I cut the pork belly in half length wise and place the two pieces in separate freezer bags along with 2 tablespoons of brown sugar each.

The pork belly is now ready to cure for 7 days in the refrigerator.  Every other day I flip the bags to make sure the brine that will form from the natural juices of the belly will cover and cure evenly.

After those 7 excruciating days you will find the bacon now is darker, and the skin is firm.  I rinse all the spices from the bacon and wrap tightly in plastic wrap for 24 hours.

After the 24 hours are up, I place the bacon on a wire rack on top of a baking sheet and put them in a low oven at 200F until they reach an internal temperature of 150F.  Don’t check them for the first hour and a half, you’ll just poke a unneccassary hole in the bacon.

Look at that!  Brings a tear to my eyes, it really does.  The bacon is now ready for its final stage in a preparation.

The male model I hired now trims the skin off the top of the bacon, leaving a nice, 1/4″ layer of fat…delicious fat.  It is now ready to be sliced.

And there you have it.  I sliced this piece by hand.  You can make nice nice with your local deli guy and ask him to slice it for you with the promise of you giving him a pound. P.S. the ends of the bacon are UBER salty…eat at your own risk…if you have high blood pressure, blood might spurt out of your ears! 

“Paul, why is it so pale?”

BECAUSE it has no nitrates to preserve the color!  Have you listened to nothing I said?  It is now considered fresh or green bacon. 

The best part is, this whole process was extremely easy, required minimal equipment and…instead of spending $40 on 4 pounds of nitrate free bacon, I spent $14.

Keep cooking…I strongly recommend you try this at home.

ALSO, feel free to omit, add different things to the rub, just keep the salt at the same amount to ensure proper curing.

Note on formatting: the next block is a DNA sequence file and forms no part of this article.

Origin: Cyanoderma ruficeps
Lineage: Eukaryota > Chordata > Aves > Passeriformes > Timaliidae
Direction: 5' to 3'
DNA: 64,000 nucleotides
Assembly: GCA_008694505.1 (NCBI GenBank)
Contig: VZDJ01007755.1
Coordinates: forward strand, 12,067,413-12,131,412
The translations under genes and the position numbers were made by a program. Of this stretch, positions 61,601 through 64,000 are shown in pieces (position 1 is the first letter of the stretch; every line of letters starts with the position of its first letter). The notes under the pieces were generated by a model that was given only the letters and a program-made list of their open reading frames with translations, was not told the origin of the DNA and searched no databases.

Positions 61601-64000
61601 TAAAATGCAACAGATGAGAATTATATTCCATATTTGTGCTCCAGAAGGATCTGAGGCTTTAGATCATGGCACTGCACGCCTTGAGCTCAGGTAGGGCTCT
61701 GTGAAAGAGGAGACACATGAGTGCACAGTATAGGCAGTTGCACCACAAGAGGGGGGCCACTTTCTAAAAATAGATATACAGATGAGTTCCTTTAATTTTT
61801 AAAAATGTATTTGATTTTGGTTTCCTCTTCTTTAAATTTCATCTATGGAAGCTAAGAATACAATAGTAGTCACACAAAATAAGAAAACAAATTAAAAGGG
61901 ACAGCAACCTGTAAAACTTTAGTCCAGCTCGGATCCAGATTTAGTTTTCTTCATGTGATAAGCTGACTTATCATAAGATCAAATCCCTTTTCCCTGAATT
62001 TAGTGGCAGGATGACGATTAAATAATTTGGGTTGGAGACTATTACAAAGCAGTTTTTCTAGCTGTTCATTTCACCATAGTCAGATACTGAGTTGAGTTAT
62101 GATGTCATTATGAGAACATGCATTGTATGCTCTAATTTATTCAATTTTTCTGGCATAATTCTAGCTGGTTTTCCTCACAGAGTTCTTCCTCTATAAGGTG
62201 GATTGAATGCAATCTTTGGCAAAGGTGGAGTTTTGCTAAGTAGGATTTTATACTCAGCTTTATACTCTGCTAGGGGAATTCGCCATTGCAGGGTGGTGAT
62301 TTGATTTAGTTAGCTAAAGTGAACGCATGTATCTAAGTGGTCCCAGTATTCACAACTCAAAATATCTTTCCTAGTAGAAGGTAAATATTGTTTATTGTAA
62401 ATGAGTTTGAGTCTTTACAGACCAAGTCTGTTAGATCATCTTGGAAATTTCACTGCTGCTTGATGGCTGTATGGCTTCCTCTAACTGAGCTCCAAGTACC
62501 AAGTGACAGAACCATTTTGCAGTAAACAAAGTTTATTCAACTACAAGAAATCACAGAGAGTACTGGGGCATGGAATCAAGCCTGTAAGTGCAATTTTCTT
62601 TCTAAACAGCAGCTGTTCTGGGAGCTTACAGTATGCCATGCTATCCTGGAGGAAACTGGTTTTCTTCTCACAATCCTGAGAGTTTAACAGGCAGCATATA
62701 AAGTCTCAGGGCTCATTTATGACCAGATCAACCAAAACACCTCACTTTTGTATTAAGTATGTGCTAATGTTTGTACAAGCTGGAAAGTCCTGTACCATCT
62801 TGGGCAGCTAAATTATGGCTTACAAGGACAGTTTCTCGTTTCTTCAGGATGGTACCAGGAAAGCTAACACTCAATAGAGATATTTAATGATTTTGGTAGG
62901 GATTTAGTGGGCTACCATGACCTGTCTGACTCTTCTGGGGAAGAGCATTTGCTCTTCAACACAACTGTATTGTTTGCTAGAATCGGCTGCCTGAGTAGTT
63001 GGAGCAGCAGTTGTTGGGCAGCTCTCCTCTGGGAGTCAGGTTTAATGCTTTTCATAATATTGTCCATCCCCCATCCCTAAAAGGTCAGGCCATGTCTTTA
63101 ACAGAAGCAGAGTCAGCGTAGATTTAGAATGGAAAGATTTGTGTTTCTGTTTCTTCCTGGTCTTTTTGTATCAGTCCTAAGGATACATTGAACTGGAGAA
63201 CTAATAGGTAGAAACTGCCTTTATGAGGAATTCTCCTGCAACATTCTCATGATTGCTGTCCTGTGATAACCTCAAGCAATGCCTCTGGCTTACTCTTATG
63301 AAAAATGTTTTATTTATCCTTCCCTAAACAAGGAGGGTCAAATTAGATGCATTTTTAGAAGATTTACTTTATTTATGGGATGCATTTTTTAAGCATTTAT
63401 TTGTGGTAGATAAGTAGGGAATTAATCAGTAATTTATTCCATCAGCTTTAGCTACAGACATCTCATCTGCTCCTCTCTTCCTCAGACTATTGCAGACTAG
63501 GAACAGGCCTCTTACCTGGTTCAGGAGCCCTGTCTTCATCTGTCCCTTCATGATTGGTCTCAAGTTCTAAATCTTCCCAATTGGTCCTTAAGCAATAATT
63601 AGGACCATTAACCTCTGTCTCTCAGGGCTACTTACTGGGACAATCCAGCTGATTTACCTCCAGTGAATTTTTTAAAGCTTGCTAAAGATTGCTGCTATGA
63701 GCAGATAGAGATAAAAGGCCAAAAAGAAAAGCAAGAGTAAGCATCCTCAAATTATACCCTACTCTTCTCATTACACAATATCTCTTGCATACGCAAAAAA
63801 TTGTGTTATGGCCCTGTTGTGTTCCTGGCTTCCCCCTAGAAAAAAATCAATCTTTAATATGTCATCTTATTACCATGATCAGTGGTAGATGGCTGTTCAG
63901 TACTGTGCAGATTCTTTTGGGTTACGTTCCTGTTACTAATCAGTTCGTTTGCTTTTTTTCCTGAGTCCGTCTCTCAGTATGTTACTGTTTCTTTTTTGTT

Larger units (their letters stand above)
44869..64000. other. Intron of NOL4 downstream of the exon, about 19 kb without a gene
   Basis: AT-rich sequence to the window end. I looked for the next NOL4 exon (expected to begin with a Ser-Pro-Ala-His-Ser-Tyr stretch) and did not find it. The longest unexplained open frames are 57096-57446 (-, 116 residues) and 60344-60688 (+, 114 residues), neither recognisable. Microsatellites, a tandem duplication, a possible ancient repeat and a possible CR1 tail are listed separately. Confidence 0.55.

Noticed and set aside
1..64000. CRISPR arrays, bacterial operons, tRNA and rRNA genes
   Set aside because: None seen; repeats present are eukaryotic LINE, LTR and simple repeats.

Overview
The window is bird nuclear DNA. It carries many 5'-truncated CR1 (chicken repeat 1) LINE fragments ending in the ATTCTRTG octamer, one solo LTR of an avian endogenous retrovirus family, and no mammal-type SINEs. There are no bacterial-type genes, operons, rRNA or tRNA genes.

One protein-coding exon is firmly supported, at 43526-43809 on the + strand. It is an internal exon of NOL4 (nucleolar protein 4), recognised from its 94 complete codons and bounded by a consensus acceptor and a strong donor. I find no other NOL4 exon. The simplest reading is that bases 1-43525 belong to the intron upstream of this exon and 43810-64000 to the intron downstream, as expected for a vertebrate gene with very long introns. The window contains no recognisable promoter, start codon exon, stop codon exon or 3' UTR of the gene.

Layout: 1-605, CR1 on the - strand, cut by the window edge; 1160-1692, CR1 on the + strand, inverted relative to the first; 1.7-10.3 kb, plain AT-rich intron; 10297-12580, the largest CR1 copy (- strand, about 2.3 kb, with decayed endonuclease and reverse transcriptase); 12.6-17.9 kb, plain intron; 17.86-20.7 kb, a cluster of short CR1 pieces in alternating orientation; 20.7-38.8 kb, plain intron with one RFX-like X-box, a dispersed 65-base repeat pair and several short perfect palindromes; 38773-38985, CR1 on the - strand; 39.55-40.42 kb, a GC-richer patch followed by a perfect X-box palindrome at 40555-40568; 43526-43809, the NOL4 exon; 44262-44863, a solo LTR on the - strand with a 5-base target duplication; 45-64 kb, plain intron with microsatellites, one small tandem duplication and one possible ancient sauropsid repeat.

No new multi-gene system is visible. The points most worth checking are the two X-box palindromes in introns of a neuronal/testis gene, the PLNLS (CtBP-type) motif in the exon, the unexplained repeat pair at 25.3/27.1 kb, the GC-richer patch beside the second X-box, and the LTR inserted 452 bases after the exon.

14 responses »

  1. Ruth Knox says:

    Chef (Pauly) you must be reading our minds. I have so enjoyed these latest blogs and you’ve inspired us to rush out (after some researching) to get going on stuff. We just purchased an electric meat grinder and we will be making our own LEAN hamburg and sausages. We look forward to finding our own sausage recipe and to just how lean I can get away with it. We’ll be going bulk and patties. NOW, my hubbie, Lougee (Lou Gee) has been talking about making bacon (stop chuckling) and here ya go, giving us starting ground. Personally, I found your model a wee bit distracting but I quickly forced myself to continue on reading. : ) I will now send this to Lou and he’ll be spending alot of his time researching THIS project even more. You’re wonderful! Thank you Thank you Thank you. Auntie p.s. I hope you tipped that model well. hahaha

    • I’m so glad you like it! Remember you do not HAVE to use pork belly. You can use pork loin (more lean) or pork shoulder. The only thing you would change is curing time, for larger meats you will need to go longer,, maybe 10-15 days, or until the meat is firm. Let me know how your endeavors turn out!

    • Elsie says: